RSS04.10 Digitalization and Migrant Inclusion
This course will discuss the widespread digitalization, automation, and potential algorithm bias in digital society. More course descriptions can be seen below and in the day-to-day programme:
(1) Digitalization, automation and migrants: How has digitalization become an integral part of our daily lives? We will discuss the widespread digitalization and automation in our current daily lives, including but not limited to, for example, mortgage applications and insurance fees (e.g., the behaviour-based algorithm). How are migrants included in these algorithms? Is there any potential bias in algorithms, and if so, what are the biases and why? What is technical bias or societal bias in AI? The ‘black box’ of AI will be opened and discussed in different phases. Interdisciplinary insights on machine learning algorithms will be introduced from the perspectives of data justice, non-discrimination law and personalised pricing. Abundant cases and ethical concerns will be discussed to lead to a more responsible and inclusive AI.
(2) Digitalization & Employment: Recruitment is a complex system, and making positive changes to the system that involves opportunities for the development of technologies, personnel structure, and industrial revolution. This session will first discuss the current situations and possibilities for a just AI system to support recruitment. To integrate the many stakeholder viewpoints, people are creating a human-centred framework for designing and developing AI recruiting technology. A future direction of hybrid intelligence will also be deeply discussed.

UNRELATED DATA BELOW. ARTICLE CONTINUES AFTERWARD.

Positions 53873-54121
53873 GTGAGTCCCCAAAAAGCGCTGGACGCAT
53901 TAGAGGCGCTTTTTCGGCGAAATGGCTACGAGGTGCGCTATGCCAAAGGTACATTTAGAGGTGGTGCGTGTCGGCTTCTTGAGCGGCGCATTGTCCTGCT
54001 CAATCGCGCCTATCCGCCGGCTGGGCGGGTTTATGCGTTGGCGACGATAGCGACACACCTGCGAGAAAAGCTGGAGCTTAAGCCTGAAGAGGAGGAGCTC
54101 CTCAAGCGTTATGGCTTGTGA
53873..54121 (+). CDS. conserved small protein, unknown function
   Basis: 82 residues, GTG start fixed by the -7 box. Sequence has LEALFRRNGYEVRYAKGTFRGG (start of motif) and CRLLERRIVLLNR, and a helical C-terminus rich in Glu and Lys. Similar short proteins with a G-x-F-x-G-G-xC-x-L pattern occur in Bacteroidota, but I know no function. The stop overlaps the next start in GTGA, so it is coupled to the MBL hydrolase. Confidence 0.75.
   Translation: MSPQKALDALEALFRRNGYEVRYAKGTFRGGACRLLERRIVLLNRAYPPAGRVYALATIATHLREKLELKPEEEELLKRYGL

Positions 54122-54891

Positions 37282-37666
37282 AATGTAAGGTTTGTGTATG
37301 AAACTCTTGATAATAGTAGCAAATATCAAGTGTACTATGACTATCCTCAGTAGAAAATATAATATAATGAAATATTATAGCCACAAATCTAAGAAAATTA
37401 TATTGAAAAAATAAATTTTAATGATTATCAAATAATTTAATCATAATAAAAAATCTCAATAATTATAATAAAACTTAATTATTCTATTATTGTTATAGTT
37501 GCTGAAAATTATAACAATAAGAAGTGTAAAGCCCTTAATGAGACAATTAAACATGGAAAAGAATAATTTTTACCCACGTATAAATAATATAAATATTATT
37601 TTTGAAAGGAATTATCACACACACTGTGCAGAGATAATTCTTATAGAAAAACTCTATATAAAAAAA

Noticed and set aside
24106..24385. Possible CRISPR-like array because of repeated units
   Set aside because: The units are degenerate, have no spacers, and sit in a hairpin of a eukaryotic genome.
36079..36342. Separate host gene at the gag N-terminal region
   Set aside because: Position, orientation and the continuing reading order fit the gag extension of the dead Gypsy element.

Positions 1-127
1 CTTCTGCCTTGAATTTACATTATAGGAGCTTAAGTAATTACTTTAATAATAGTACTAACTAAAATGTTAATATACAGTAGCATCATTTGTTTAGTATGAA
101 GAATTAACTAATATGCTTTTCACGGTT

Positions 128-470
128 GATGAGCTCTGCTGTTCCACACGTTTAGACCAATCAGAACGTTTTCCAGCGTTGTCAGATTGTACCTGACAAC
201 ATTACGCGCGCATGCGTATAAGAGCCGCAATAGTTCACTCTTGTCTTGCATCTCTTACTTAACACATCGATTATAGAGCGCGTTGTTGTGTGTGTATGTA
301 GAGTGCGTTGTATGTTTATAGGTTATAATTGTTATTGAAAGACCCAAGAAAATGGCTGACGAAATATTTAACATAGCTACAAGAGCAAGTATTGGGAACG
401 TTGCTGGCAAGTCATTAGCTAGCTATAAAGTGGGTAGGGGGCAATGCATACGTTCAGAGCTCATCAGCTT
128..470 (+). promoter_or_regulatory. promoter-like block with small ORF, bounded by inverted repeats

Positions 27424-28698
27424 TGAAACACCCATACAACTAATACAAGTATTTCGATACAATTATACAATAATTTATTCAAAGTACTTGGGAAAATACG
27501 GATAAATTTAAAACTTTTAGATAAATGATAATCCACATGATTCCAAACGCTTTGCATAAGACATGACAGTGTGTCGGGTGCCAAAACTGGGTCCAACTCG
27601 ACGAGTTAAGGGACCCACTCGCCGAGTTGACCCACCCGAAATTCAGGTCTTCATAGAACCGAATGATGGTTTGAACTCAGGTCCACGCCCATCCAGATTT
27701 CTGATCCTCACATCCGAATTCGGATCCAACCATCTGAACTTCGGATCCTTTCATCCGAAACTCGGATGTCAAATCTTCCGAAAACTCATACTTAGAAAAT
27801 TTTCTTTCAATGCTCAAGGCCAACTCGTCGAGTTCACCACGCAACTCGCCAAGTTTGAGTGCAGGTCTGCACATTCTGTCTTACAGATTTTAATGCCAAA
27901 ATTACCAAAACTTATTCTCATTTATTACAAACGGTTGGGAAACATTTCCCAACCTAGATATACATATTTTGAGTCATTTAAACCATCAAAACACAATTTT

(3) Digitalization at borders: Many countries plan use, or plan to use, automated decision-making or ‘artificial intelligence’ in the context of immigration and border control. This session will summarise the main trends in the use of automated decision-making at borders. The session will explore the following questions. What are the main ways that automated decision-making is used, or is planned to be used, at the borders of the EU? Does such automated decision-making bring discrimination-related risks for a specific group of people, and if so: which risks? What are the gaps, if any, in the knowledge about automated decision-making at borders? We will discuss literature from various fields, including social sciences, geography and migration studies, and law.
(4) Media, digital Media, and migration: The goal will offer a platform for attendants to develop their critical thinking and research skills for making sense of the intricate relationships between media and migration across different sociopolitical and cultural contexts and the drivers of migration (e.g., economic, political, environmental, cultural, humanitarian, and so forth).
Find the detailed program here (preliminary program, can still change)
|10 July 2023 - 14 July 2023|
Early Bird: €495 (application deadline* April 1st)
|Scholarships and discounts||Find more information here|
*Your application is only completed when the course fee has been paid
|Course leader||Yiran Yang|
|Level of participant||
|Admission requirements||Interest in migration studies and digital development. Social science and humanity backgrounds are expected but not required. The course is also open to non-social science researchers.|
|Mode of Study||On Campus|